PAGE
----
Step 14: Boot Backtrack 5 from the windows boot menu. it should shell to grub, boot it. Make sure Backtrack 5 works.
Step 15: Boot Windows 7 and turn Bitlocker back on. (record the recovery key. this is the single more important long string of numbers you’ll ever deal with in Windows. Preserve it, protect it. This key is your life, young padawan…)
Step 16: It should present you the windows 7 boot menu, where option 1 is Windows 7 and option 2 is Backtrack Linux then it should now prompt you for your Bitlocker pin.
I can’t stress two things: #1) this took me weeks of wiping the drive to figure this out. Don’t be shocked if you have to tweek the steps for your specific situation. #2) that recovery key is the most important thing in this process…
a few notes: (things that make you go Hmmmm…)
1) It asks you to pick which OS first, then prompts you to enter your Bitlocker pin… You can’t boot linux unless you unlock bitlocker first. Not sure why, but I’ll call it an “added feature!” Remember, the linux side is NOT ENCRYPTED! That means don’t be an *idiot* what you store there, assume it’s accessible if someone takes your laptop.
2) After you update-grub, plan on having your recovery password around for Bitlocker… it always keeps asking me for it after I update grub, even though it’s installed to the /boot partition. (/dev/sda3 in my case) Don’t leave your recovery key in your laptop bag, because that defeats the purpose of encrypting it, duh. I can’t stress that enough. The whole “point” is to protect the windows side in case anyone takes your laptop from getting any useful info off it…. Don’t forget the goal while you’re having so much fun messing with this nightmare.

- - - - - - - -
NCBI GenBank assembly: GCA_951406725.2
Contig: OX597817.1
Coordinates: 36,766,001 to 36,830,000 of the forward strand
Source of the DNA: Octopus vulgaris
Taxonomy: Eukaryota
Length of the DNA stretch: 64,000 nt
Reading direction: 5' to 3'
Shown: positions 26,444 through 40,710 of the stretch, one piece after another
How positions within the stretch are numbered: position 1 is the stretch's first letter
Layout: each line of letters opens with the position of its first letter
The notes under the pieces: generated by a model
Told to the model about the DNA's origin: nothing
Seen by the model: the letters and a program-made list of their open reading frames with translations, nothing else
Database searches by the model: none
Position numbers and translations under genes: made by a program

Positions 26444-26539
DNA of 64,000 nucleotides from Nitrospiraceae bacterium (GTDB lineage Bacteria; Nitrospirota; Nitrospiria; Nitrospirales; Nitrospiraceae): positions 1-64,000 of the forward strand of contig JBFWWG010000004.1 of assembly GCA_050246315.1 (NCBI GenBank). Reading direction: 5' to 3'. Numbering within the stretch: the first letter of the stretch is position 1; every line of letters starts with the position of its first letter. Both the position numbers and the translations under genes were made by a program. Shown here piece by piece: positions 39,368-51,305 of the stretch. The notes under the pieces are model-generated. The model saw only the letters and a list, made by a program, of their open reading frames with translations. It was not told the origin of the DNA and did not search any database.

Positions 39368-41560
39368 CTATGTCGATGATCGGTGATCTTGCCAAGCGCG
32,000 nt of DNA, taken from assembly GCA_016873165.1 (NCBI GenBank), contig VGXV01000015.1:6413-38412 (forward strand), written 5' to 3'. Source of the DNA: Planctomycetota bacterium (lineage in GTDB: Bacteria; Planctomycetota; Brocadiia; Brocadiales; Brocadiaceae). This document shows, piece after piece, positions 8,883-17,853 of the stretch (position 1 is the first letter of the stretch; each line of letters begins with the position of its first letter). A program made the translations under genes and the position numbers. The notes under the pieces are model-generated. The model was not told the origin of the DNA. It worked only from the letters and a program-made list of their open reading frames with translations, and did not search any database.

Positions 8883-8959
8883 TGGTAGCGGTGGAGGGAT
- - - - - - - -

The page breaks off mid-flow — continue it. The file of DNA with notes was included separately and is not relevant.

–Bill (General Major Webelo Captain Zapp Brannigan)
So, being someone who used Backtrack daily for my career, I routinely make sure I’m current with Backtrack. So Backtrack 5 is out, I went and grabbed x64 KDE version, backedup up my PSKL directory on BT4R2, and blew it away…
First thing, startx didn’t load from the DVD until I removed some cache files…
So finally startx loaded and I was able to use the graphical installer to install it to my hard drive on my laptop.
When I rebooted, I did startx, and got a kernel panic (blinking caps lock light). So I’m like, “M’kay, x64 kde is borked…” so I grabbed x64 gnome, repeat process, same things, x32 gnome, repeat process, same thing. ok, it’s NOT borked, I’m just not doing it right.
so I searched and searched, found nothing immediately useful. (I could bore the heck out of anyone with some of the searches I did to get at this one…)
Finally, I found this kernel parameter: i915.modeset=1
they should rename that to “setbrokentofixed=1”
So, put that at the end of your GRUB_CMDLINE_LINUX_DEFAULT in your /etc/default/grub and update-grub!
Boom, I appended that and now startx works and I can enjoy the BT5 goodness… Now I just gotta configure my metasploit account on there and put my pskl directory back with all out awesome scripts.
Enjoy BackTrack 5!